Jail for 'D and D'?Sep 7, 2017 By Steven R. Peck, Publisher
The City of Riverton is about to make public intoxication a so-called "jailable" offense.
Some might view it simply as a crackdown on the drunk and disorderly residents of the community, but actually that's not the motivation.
Municipalities in Wyoming are created and sanctioned by the State of Wyoming, and if there is a state statute on a particular matter, then, basically, any municipal rule on the same issue has to match it.
As reported inWednesday'sedition by staff writer Dan Bendtsen, the state of Wyoming permits drunk and disorderly individuals to be jailed. Riverton's ordinance did not go that far, so, the Riverton City Council is authorizing a change. At the moment, the maximum penalty for "D and D" in the city is a fine. Soon it will include the possibility of a jail sentence.
But that is only part of the transaction. Having a jail sentence on a judge's list of options also opens up other possibilities which actually could be used to benefit individuals.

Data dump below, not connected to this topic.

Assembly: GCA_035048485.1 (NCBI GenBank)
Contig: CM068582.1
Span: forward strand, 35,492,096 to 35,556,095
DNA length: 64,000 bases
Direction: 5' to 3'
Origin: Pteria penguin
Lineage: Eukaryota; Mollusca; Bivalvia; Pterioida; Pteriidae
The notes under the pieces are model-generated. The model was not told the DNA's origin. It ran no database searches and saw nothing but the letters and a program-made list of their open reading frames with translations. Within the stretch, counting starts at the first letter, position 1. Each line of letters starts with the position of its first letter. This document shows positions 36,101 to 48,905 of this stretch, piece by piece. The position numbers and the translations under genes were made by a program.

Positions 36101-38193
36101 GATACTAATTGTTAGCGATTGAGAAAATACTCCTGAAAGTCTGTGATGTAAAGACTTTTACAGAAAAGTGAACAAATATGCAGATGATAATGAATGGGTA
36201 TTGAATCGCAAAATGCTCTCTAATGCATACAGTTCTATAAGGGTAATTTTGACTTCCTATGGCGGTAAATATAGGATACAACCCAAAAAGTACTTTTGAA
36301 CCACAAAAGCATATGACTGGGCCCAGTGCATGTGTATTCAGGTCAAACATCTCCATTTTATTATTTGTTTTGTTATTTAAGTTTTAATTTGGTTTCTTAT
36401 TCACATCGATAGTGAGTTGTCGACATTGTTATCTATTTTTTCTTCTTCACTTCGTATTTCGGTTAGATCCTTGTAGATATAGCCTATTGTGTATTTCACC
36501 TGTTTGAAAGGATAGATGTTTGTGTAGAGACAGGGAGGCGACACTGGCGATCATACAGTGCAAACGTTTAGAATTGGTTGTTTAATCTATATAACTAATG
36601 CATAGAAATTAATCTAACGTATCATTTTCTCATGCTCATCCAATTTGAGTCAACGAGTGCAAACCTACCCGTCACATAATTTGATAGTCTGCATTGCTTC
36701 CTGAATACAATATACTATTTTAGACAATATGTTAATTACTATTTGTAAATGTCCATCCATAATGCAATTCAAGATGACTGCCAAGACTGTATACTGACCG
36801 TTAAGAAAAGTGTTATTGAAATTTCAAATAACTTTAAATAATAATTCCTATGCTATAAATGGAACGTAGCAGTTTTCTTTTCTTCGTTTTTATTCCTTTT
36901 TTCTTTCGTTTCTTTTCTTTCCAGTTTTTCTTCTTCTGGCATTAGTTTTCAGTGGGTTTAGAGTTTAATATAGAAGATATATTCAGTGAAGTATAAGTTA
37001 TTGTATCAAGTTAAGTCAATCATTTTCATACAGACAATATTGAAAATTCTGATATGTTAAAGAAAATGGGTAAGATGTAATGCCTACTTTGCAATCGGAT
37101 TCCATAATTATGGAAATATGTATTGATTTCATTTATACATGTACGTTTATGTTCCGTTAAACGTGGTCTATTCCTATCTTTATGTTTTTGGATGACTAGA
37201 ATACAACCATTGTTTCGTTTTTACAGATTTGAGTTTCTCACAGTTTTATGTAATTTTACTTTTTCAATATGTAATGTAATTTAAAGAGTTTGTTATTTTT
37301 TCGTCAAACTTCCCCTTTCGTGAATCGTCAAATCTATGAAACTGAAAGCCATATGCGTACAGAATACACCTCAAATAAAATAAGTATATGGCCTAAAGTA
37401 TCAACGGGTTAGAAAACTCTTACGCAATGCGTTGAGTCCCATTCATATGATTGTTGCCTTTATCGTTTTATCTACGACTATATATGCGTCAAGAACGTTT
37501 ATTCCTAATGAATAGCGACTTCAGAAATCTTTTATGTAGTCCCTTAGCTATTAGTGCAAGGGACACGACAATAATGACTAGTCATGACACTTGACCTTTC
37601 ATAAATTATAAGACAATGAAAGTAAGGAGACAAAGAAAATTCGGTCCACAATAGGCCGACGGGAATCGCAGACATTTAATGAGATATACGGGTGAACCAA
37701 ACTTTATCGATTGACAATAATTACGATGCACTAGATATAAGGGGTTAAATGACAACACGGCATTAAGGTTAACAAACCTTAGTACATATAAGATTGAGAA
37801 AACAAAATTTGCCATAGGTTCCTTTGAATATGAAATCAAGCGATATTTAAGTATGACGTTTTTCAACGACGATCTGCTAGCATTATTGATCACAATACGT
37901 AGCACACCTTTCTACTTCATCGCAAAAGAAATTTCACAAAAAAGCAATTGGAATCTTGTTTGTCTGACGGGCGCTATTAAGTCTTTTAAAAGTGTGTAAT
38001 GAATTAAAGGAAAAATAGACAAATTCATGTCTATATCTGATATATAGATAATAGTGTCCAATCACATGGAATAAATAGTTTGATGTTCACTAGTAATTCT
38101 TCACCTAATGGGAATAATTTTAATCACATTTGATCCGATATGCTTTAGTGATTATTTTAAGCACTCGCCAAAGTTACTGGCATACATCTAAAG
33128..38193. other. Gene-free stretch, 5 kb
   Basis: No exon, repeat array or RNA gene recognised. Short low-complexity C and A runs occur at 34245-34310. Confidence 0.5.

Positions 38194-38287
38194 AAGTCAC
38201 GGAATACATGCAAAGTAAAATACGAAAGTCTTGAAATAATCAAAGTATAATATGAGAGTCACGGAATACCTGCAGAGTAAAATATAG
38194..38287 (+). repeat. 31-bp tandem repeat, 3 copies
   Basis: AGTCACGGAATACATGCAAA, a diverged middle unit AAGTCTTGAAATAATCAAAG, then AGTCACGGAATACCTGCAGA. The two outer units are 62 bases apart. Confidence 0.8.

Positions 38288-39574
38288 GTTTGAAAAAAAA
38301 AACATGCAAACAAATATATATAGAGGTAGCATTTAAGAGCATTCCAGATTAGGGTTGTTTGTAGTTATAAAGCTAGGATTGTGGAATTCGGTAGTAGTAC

There's no great desire to fill the jails with people whose only offense has been becoming intoxicated in a public place or on private property where they are not wanted.
What Riverton has learned, however, is that actually having a jail ordinance on the books opens up possibilities for dealing with the D and D that would not exist otherwise.
One, for example is probation. You can't really have probation from a fine, but you can as an alternative to jail. So, instituting a new ordinance permitting a jail term also would permit a judge to recommend probation.
It turns out the same is true for some types of mandated substance abuse assessments, outpatient treatment, and other alternatives to jail that might be better for an individual than a term behind bars. Under state statute, such measures can be recommended as an alternative to jail - but only if the city has a jail ordinance as well.
The City of Riverton decided sometime ago that its official policy on dealing with the small but visible population of chronic drunk and disorderly residents is to try to help them more than punish them.
Oddly enough, having the capacity to put them in jail will make that easier.
Our city shows vision and compassion in its approach to these individuals, who are citizens of our community. The planned ordinance may look harsh on paper, but it broadens our community's ability to deliver a humane response to something that is against the law but can't really be called a crime.